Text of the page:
This thinking process allows Smith to be in a situation where he can both solve problems that affect the viability of an institution and solve them in a manner that can affect how happy people are at work.
“I’ve always said that vision is when experience meets context,” he says. “Coming here, I’ve had many different experiences in workforce organization, development of teams, student success, student development, faculty development.”
During his time at Indiana State in Terre Haute, Ind., Smith created long lasting relationships and experiences he plans to bring to YSU. As someone moves through their life, they simply cannot know enough people, he says.
“In community development, I’ve seen first hand how when corporations come together, that makes a difference,” he says. “My relationships with donors and fundraisers is not, ‘Do you want to give money to Youngstown State?’ It’s ‘What are you passionate about and what are the things that we’re doing that ignite your passions to make you become a partner with us?’ ”
Smith has helped raise $14.5 million in gifts and $9.5 million in external grants for Indiana State’s business college. Undergraduate enrollment also increased by 18%, freshman enrollment 38% and graduate enrollment 54%. Part of those increases stemmed from community involvement. While in Terre Haute, he was on the board of the local chamber of commerce and president of the Terre Haute Rotary Club.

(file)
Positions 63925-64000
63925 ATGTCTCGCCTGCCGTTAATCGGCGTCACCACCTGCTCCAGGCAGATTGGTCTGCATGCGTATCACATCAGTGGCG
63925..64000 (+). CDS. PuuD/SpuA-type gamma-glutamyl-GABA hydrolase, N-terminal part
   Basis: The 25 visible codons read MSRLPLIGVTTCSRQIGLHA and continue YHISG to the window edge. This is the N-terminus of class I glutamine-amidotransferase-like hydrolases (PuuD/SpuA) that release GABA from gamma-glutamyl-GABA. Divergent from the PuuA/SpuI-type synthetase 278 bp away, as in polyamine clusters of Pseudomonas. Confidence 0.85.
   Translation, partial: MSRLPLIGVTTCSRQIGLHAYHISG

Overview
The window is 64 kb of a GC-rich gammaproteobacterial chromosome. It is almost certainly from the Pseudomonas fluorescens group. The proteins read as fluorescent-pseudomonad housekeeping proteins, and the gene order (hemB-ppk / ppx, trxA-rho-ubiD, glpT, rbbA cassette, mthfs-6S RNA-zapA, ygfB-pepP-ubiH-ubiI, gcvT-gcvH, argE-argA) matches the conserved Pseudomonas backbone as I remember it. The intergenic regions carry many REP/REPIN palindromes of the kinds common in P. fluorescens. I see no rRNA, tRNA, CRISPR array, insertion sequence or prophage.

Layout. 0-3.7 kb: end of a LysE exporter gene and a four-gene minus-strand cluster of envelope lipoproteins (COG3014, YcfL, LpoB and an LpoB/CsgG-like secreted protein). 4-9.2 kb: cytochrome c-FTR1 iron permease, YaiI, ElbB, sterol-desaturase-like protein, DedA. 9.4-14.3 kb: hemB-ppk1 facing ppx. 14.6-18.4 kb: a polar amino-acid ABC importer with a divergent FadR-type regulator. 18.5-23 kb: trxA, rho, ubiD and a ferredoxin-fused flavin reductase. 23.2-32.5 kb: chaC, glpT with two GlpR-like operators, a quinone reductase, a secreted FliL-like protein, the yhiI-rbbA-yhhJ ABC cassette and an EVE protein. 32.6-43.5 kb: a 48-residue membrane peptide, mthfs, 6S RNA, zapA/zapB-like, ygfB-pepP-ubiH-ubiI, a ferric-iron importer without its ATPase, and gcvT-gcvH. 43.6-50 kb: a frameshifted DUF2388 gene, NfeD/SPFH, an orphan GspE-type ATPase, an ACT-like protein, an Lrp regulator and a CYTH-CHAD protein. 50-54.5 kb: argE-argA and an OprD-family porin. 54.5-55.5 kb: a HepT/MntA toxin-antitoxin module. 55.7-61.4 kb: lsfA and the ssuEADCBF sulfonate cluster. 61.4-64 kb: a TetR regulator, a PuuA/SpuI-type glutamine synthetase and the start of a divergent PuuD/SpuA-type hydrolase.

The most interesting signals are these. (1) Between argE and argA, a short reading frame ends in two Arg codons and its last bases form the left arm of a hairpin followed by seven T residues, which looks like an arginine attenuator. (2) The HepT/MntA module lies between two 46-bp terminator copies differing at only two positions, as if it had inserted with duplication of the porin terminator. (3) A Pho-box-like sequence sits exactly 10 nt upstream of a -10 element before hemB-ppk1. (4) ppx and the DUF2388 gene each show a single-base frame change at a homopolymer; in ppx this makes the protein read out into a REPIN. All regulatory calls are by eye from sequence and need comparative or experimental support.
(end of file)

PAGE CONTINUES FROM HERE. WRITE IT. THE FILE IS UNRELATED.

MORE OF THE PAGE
Of the 60-plus applicants for the provost position, the final four candidates were brought to YSU and that is when Smith stood above the rest, Tressel says, because of his commitment to student success.
“His understanding of the human and how to thoughtfully question and get expression from others is amazing,” he says. “He will have a big impact on our strategic planning.”
More efficient planning means shorter time to graduation which means less debt, Tressel says.
“I think he’ll do a great job of understanding the human beings who he’s working with, both on the faculty, the staff and the students. That will contribute to our student success,” he says.
Tressel says Smith is a thoughtful listener and understands the human because of his psychology background. He is also coming to YSU as the provost in challenging times in higher education, not just at the university, but all over the nation.
“I’m encouraged by his first month here that he’s going to make a tremendous impact,” the president says.
Copyright 2019 The Business Journal, Youngstown, Ohio.